The paired microbiome of adenoids and tonsils in pediatric patients with snoring has rarely been reported, and its correlation with clinical characteristics has not been evaluated till date. The aim of this study was to identify the adenotonsillar microbiome and determine its correlation with the subjective symptoms of pediatric patients with snoring and with regional mucosal immune molecules.
Twenty-four children, who underwent tonsillectomy with adenoidectomy owing to snoring, were enrolled in a cross-sectional study conducted between August 2017 and December 2018. The microbiome of adenoids and tonsils, and their alpha- and beta-diversity were determined. Clinical characteristics, including subjective discomfort during sleep [obstructive sleep apnea (OSA)-18 questionnaire], presence of allergic rhinitis, concentrations of heat shock protein (Hsp) 27, Hsp70, and interleukin-8 (IL-8) in lavage fluids, and whole blood cell (WBC) counts were measured.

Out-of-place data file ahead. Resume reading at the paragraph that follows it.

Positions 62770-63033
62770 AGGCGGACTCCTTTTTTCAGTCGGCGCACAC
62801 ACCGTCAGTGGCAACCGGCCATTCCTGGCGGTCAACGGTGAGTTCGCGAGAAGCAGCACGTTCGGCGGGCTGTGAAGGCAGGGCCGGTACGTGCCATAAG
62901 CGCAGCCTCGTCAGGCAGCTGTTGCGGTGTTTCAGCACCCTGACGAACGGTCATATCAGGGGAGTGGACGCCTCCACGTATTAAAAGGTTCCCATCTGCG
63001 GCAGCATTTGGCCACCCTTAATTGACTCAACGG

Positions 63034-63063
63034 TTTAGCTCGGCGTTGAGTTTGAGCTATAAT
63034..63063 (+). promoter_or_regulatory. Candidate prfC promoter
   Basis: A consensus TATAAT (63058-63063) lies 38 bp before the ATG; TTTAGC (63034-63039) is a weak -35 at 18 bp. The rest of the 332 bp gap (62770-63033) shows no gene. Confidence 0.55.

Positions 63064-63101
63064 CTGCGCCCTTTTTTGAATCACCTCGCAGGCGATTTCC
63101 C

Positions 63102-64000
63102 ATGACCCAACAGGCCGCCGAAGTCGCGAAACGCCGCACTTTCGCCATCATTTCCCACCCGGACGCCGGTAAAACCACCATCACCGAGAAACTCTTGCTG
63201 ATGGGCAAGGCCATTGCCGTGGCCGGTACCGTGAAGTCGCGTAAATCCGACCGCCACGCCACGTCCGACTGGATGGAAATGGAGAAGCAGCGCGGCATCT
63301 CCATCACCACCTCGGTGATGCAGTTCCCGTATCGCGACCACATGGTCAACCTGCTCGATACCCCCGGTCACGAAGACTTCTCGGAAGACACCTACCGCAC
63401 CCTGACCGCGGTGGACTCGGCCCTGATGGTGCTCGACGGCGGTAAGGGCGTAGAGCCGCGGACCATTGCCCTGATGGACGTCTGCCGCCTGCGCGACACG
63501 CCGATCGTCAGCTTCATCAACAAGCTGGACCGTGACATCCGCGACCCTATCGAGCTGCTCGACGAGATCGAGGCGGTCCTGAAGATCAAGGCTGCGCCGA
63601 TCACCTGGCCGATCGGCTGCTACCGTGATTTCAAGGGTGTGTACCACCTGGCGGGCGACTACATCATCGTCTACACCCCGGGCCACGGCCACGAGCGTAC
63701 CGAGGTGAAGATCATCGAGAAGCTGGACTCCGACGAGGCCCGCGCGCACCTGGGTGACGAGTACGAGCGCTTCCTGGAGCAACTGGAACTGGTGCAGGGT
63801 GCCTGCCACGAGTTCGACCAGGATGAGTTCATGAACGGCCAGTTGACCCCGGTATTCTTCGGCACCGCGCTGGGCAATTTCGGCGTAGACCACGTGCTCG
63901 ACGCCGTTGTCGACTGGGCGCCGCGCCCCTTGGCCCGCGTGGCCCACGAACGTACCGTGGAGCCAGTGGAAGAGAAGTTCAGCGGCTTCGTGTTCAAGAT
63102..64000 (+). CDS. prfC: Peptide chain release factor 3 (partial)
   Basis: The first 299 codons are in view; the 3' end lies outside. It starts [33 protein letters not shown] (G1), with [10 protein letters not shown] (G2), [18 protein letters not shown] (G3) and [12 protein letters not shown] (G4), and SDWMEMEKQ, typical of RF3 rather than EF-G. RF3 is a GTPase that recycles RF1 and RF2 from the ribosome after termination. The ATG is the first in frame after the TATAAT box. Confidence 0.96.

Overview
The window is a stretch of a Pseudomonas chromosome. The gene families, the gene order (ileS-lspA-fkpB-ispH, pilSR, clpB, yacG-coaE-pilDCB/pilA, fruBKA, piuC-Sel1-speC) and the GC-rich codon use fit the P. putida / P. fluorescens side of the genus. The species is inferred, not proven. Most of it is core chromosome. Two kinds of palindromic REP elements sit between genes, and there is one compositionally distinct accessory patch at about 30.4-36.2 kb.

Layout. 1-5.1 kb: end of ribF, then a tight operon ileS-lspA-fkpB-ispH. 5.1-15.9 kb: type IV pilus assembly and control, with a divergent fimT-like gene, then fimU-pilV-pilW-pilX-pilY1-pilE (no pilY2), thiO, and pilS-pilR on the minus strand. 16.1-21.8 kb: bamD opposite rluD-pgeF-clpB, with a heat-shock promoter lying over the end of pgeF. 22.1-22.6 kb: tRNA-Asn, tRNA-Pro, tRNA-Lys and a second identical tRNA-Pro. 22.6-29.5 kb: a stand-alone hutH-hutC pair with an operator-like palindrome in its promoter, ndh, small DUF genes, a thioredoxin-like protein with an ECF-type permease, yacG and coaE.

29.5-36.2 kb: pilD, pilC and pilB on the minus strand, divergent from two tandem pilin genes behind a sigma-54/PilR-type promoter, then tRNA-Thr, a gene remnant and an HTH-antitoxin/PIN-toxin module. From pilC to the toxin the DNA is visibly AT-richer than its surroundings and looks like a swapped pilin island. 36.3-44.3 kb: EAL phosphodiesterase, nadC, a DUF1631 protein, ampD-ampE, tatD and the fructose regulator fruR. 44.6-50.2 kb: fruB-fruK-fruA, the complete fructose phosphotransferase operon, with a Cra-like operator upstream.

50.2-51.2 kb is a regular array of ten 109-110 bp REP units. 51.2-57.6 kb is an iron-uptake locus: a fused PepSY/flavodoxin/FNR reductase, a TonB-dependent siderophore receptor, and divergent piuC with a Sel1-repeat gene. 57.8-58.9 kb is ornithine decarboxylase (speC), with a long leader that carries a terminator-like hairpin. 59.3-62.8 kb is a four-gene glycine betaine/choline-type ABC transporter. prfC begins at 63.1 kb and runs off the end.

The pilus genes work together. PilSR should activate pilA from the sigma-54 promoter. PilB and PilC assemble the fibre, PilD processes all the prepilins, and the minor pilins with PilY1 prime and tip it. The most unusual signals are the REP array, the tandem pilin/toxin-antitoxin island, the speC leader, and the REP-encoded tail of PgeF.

At phylum level, the microbiome was not significantly different between the adenoids and tonsils; alpha and beta indices were not significantly different across them. Alpha-diversity of the entire adenotonsillar microbiome was associated with sex, emotional stress, and IL-8 levels in the tonsil lavage fluids. Beta-diversity of the same was associated with Hsp27 levels in the tonsil lavage fluids and WBC counts. Results of the multiple allergen simultaneous tests were not significant, although total serum immunoglobulin E levels were significantly associated with the beta-diversity of the adenotonsillar microbiome.
The data suggested, for the first time, that the adenotonsillar microbiome interacts with the regional mucosal immune system. Association of the microbiome with subjective discomfort is a unique observation and warrants further investigation.